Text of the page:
and 2 other(s)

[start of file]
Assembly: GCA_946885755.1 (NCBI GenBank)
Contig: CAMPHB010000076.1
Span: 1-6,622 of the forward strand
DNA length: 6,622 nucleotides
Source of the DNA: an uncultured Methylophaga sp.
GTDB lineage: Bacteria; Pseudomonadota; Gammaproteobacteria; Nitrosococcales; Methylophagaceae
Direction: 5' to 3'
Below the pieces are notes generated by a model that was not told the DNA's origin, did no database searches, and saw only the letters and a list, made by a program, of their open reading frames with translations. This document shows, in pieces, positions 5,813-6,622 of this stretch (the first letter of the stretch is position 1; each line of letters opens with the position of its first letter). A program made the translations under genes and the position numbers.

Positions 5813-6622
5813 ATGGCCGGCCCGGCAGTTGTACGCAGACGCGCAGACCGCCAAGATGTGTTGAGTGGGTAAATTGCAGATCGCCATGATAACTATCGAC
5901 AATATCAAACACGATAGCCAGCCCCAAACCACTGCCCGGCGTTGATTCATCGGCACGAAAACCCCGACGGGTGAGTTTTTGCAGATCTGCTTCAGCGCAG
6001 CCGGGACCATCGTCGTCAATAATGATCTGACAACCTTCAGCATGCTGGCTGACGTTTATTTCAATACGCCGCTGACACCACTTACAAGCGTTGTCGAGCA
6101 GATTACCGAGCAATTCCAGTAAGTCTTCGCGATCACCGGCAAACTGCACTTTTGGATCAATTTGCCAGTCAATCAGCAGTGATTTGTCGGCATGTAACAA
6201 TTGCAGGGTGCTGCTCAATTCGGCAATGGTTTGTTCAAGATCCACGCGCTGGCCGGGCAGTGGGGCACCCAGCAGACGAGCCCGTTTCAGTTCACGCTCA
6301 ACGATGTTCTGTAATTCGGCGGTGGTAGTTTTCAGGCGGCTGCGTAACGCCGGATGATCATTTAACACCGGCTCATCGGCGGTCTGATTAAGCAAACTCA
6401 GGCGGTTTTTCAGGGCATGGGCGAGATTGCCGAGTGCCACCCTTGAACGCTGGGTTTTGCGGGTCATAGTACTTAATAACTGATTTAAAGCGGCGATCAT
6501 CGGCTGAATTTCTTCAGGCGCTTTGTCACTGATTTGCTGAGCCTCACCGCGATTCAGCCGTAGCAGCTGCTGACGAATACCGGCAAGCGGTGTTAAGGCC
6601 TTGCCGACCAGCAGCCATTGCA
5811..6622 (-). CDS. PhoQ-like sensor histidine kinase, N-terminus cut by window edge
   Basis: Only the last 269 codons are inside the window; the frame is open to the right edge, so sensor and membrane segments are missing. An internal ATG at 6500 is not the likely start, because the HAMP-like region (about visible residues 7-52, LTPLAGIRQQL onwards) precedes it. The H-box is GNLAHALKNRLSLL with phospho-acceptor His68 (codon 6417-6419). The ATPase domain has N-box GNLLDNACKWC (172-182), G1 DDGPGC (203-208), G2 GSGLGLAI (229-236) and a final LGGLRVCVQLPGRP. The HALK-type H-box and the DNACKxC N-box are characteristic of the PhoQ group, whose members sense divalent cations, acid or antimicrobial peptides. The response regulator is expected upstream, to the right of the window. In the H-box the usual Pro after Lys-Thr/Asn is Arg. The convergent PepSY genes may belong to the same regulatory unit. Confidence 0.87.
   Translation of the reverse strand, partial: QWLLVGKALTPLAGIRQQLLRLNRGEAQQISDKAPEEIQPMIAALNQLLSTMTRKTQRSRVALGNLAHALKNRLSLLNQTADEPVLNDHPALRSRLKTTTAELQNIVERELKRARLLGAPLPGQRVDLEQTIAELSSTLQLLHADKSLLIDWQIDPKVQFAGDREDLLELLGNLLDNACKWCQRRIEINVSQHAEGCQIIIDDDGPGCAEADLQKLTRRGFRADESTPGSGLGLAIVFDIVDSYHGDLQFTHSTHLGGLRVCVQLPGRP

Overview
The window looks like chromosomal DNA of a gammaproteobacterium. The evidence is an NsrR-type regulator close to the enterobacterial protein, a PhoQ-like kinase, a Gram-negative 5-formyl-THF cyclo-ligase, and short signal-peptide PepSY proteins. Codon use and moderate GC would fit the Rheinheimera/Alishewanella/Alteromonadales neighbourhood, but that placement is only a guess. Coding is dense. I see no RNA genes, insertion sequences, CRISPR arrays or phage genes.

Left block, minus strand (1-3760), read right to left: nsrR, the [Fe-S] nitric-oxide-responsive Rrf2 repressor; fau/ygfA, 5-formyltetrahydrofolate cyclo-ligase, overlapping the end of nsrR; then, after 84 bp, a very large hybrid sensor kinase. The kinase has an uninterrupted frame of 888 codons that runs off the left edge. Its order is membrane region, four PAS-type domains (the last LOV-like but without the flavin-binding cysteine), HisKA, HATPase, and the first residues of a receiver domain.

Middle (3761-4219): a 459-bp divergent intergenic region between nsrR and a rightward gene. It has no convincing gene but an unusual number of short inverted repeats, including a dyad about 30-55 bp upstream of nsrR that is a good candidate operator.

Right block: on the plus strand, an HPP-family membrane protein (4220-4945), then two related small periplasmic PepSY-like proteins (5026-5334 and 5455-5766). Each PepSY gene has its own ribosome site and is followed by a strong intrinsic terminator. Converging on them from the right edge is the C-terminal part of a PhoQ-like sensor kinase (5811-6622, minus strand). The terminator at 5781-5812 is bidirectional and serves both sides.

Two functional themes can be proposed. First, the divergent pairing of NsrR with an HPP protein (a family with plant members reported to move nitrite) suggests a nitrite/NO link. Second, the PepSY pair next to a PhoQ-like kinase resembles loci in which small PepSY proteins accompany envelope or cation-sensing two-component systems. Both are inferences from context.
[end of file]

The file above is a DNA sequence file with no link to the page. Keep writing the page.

Background and Aims: Determining when technological interventions (eg, insulin delivery devices [IDDs], continuous glucose monitoring (CGM) systems, smart phone applications) are appropriate to optimize treatment in patients with type 2 diabetes (T2D) can be challenging. This study assessed T2D diabetes technology (DT) practice trends among primary care physicians (PCPs) and endocrinologists (ENDOs) in the United States. Method: An online survey to assess the perspectives and use of DT (eg, IDD) was conducted in a sample of PCPs and ENDOs nationwide. To participate in this survey, at a minimum, PCPs treated ≥20 T2D patients/month, ≥25% receiving insulin; ENDOs treated ≥80 T2D patients/month, ≥50% receiving insulin. Respondent demographic results were analyzed by descriptive statistics. Results: Participants included 102 PCPs and 100 ENDOs. Fifty percent of ENDOs and 48% of PCPs report prescribing a traditional or wearable tube-free patch insulin pump when patients failed to achieve HbA1c targets with basal therapy plus ≥3 prandial injections of insulin/day. Participants ranked requiring fewer injections, glucose data versus insulin dosing graphical representation, and objectively capturing insulin dosing data as the most useful technologies of IDDs. Most important perceived features of an IDD were ease of use, flexible dosing, and large insulin reservoirs. Patients’ blood glucose control motivation, health literacy and/or cognitive ability, and previous good adherence were considered the strongest predictors for success with DT. Conclusions: PCPs and ENDOs who are highly focused on diabetes management report using IDDs when patients taking a basal injection plus ≥3 prandial injections of insulin are not achieving their HbA1c target.
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